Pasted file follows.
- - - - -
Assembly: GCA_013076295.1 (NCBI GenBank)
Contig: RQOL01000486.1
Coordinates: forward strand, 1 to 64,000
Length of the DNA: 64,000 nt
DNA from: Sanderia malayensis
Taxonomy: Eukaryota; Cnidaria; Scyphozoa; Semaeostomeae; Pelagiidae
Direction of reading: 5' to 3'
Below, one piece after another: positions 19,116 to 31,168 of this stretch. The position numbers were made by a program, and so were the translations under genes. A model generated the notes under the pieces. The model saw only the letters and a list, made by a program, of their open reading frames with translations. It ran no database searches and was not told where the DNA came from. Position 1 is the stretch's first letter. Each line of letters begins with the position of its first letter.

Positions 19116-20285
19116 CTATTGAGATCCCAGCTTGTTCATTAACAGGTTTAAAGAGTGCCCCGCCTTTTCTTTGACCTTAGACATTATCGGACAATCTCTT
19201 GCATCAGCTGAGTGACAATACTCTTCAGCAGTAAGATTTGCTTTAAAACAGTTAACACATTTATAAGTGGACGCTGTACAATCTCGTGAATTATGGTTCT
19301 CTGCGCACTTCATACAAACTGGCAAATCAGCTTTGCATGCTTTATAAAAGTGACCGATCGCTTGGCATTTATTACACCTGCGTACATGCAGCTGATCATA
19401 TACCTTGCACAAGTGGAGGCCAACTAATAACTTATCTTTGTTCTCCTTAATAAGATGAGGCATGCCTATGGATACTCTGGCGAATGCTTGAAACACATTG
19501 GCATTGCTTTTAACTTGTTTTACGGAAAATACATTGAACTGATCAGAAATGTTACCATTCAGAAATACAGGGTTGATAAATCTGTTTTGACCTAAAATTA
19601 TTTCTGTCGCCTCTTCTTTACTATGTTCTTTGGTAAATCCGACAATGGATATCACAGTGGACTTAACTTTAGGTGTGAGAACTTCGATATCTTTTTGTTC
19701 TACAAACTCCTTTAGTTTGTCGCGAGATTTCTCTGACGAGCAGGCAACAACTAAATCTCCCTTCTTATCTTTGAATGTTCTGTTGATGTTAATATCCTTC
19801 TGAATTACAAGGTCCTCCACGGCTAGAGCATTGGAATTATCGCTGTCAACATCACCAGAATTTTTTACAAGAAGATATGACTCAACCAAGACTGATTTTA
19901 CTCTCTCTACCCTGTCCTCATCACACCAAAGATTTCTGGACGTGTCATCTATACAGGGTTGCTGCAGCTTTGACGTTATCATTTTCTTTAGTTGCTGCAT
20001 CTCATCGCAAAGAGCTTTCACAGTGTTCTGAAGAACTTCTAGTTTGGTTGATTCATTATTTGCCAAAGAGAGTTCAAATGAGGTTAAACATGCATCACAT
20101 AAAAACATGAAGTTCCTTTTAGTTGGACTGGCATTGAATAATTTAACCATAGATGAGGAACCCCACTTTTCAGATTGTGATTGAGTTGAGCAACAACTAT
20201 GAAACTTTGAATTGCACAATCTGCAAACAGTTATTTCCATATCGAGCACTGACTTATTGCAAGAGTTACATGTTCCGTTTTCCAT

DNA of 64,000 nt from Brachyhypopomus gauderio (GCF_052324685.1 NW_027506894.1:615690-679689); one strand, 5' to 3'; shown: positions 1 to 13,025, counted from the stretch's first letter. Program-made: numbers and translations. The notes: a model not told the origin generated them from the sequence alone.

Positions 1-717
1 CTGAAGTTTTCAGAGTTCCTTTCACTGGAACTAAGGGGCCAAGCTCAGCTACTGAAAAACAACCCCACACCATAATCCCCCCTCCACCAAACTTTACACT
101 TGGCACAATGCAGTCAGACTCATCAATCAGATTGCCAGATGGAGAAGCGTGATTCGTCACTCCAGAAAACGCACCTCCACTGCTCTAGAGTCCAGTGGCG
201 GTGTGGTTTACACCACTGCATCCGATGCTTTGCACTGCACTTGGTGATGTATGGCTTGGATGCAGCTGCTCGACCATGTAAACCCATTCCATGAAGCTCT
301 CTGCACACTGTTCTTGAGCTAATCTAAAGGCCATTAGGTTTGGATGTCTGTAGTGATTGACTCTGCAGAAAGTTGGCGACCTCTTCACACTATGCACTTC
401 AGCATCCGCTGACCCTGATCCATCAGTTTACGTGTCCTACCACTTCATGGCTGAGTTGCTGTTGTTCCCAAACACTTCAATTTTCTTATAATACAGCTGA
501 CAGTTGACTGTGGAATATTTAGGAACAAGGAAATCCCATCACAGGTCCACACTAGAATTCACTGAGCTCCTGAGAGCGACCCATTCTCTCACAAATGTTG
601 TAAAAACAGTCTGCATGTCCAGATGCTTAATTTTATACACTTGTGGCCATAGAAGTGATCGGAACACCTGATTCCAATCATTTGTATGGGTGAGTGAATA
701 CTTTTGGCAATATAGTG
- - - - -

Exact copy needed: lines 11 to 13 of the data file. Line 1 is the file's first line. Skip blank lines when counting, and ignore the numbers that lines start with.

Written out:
19201 GCATCAGCTGAGTGACAATACTCTTCAGCAGTAAGATTTGCTTTAAAACAGTTAACACATTTATAAGTGGACGCTGTACAATCTCGTGAATTATGGTTCT
19301 CTGCGCACTTCATACAAACTGGCAAATCAGCTTTGCATGCTTTATAAAAGTGACCGATCGCTTGGCATTTATTACACCTGCGTACATGCAGCTGATCATA
19401 TACCTTGCACAAGTGGAGGCCAACTAATAACTTATCTTTGTTCTCCTTAATAAGATGAGGCATGCCTATGGATACTCTGGCGAATGCTTGAAACACATTG